We can open the dialog in the Select menu or directly in the options bars of the selection tools of the toolbox. The entry appears there not only for the color selection tools, but also for the simple area selection tools.

Let’s first create a preselection with the Lasso Tool.

> Activate Lasso Tool.

> Select cat silhouette inside.

> Select and Mask…

Clicking the Select and Mask button opens an extensive dialog that we will now explore in more detail.

On the left we have access to a few tools, on the right we can make numerous settings in a kind of palette to improve or output the selection result.

Let’s first set the view to Onion Skin.

> View Mode / View / Onion Skin (O).

This view mode is quite suitable to control what is selected in the image and what is not. What is 100% selected is shown completely, everything else in a kind of ghost effect, whose strength we can set with the Transparency slider.

> Transparency 25%.

Since we have already made a preselection with the Lasso Tool, we can dispense with using the Quick Selection Tool and go straight to the edge enhancement.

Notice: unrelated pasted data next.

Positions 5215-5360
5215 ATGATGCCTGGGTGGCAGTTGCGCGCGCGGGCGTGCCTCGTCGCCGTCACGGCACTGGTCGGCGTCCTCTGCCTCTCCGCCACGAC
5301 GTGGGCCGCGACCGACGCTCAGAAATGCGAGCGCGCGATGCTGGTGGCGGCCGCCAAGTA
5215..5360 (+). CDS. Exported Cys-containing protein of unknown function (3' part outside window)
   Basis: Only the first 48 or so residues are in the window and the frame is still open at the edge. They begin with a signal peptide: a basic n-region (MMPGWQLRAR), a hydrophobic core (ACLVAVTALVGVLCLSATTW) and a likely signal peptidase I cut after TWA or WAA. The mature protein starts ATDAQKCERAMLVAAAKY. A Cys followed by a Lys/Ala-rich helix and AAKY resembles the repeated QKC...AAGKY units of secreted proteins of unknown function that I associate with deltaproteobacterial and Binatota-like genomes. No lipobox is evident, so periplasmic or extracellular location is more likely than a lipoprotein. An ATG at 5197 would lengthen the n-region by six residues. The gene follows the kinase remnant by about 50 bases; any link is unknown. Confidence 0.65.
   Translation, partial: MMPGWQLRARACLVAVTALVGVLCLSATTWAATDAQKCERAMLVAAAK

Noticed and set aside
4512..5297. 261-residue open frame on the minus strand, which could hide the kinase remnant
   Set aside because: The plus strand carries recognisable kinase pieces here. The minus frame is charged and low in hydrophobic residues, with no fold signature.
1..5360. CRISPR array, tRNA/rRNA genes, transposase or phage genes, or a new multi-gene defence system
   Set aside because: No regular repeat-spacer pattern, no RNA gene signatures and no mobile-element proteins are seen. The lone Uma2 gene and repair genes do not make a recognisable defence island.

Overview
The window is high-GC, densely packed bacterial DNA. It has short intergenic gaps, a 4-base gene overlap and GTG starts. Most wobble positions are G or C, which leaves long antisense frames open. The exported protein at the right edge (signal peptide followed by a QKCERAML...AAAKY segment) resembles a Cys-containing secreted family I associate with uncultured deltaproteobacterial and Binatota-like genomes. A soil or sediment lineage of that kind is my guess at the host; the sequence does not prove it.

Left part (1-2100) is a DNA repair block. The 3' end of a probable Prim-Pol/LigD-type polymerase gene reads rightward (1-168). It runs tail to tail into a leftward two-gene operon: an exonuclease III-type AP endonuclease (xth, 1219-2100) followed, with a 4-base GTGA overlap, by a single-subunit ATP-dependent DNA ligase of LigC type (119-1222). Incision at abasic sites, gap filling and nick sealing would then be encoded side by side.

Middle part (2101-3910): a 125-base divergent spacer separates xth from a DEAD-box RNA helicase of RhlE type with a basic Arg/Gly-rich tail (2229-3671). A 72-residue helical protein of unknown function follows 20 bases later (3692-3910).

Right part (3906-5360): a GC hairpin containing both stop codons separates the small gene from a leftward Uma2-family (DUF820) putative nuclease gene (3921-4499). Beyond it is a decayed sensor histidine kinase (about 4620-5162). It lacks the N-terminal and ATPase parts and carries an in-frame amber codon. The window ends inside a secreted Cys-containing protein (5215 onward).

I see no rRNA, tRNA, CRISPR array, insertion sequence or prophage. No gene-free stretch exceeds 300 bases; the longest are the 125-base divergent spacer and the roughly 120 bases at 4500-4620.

> Refine Edge Brush Tool (R) 150px, hardness 0%.

> Capture edge.

This already looks quite good. Let’s check it by switching to the Overlay view.

> View Mode / View / Overlay (V).

The masked areas now appear in red mask color. We can see that the Refine Edge Brush Tool had difficulty hitting the right contours in some areas. Let’s counteract this with the Quick Selection Tool.

> Quick Selection Tool 200px.

> Paint the inside of the cat and remove any overshooting via the Option key to remove it.

In this dialog we use the brush tool as we are used to in the Quick Mask Mode. Open mask or close mask via Option key.

> Brush Tool 2px, hardness 90%, spacing 15%.